There are really only two possible cures in a world where traders can shift billions of dollars worth of funds between currencies in an instant. Either stop caring about the level of the currency - in other words, do not trust the market but do not mind where it takes you either. Or decide that the freedom of flexibility is not worth the candle and fix the level of the exchange rate with a totally credible policy, such as joining the single currency. Both amount to switching boxes, and becoming either a serene floater or a determined fixer.

It is staying in the nervous wreck box that makes a given currency such good sport for speculators. For example, the Asian currencies such as the Thai baht combined the theoretical possibility of devaluation with a policy of resisting it. As soon as the markets believed the fixed exchange rate was no longer credible, because the Thai government was not prepared to stick to economic policies consistent with it, it was only a matter of time until the baht bubble burst.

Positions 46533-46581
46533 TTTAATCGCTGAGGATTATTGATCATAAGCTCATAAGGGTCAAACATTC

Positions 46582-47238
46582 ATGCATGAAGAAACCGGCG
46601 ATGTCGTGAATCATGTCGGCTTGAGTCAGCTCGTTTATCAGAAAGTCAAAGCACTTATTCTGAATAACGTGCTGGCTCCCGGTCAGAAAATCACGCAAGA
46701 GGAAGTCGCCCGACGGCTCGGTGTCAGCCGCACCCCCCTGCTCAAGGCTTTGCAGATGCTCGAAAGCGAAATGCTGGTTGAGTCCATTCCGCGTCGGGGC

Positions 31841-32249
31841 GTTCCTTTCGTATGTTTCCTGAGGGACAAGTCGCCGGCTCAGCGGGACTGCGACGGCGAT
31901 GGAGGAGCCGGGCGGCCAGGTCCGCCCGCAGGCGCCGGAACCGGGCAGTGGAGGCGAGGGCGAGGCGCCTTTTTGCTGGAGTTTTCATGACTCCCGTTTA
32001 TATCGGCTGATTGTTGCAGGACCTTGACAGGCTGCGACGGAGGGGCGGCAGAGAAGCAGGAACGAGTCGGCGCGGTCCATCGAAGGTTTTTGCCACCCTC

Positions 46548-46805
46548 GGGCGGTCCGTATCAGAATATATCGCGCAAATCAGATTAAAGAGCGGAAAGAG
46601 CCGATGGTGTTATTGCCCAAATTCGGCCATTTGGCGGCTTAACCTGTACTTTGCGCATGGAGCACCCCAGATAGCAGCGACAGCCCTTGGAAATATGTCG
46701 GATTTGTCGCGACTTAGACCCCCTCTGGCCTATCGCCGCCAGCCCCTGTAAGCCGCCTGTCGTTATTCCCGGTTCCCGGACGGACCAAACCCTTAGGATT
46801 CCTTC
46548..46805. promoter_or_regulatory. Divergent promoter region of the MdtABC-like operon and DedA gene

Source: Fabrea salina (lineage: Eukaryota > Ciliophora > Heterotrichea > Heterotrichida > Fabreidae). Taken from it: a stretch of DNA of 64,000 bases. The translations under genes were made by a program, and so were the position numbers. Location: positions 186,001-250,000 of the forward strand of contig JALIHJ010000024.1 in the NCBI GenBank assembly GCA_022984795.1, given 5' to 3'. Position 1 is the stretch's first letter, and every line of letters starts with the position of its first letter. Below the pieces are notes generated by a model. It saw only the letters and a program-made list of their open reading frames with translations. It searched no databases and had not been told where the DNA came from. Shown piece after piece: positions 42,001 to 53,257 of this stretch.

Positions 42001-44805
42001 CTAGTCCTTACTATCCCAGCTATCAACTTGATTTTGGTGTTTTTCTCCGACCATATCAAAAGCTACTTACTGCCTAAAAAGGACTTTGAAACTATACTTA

The British Government falls firmly into the vulnerable nervous wreck category at the moment and - even worse - until it holds a referendum on Emu membership and joins the single currency irrevocably. There is at least a four-year window of opportunity for speculation against sterling. By definition, the Government does not think it worth giving up its exchange rate freedom yet, or it would have joined the first wave. Nor is it happy with sterling finding its own level in the markets. Quite the reverse - it seems to have a pretty specific level for the pound, around DM2.60, in mind.

A long transition period; a policy likely to be targeted at an exchange rate that will require interest rates to be set at a level unsuitable on domestic grounds at some stage; and on top of that real political uncertainty about whether the Government as a whole - not just the Chancellor - truly wants to join the single currency. It is a recipe for what Professor Krugman describes as "speculative havoc".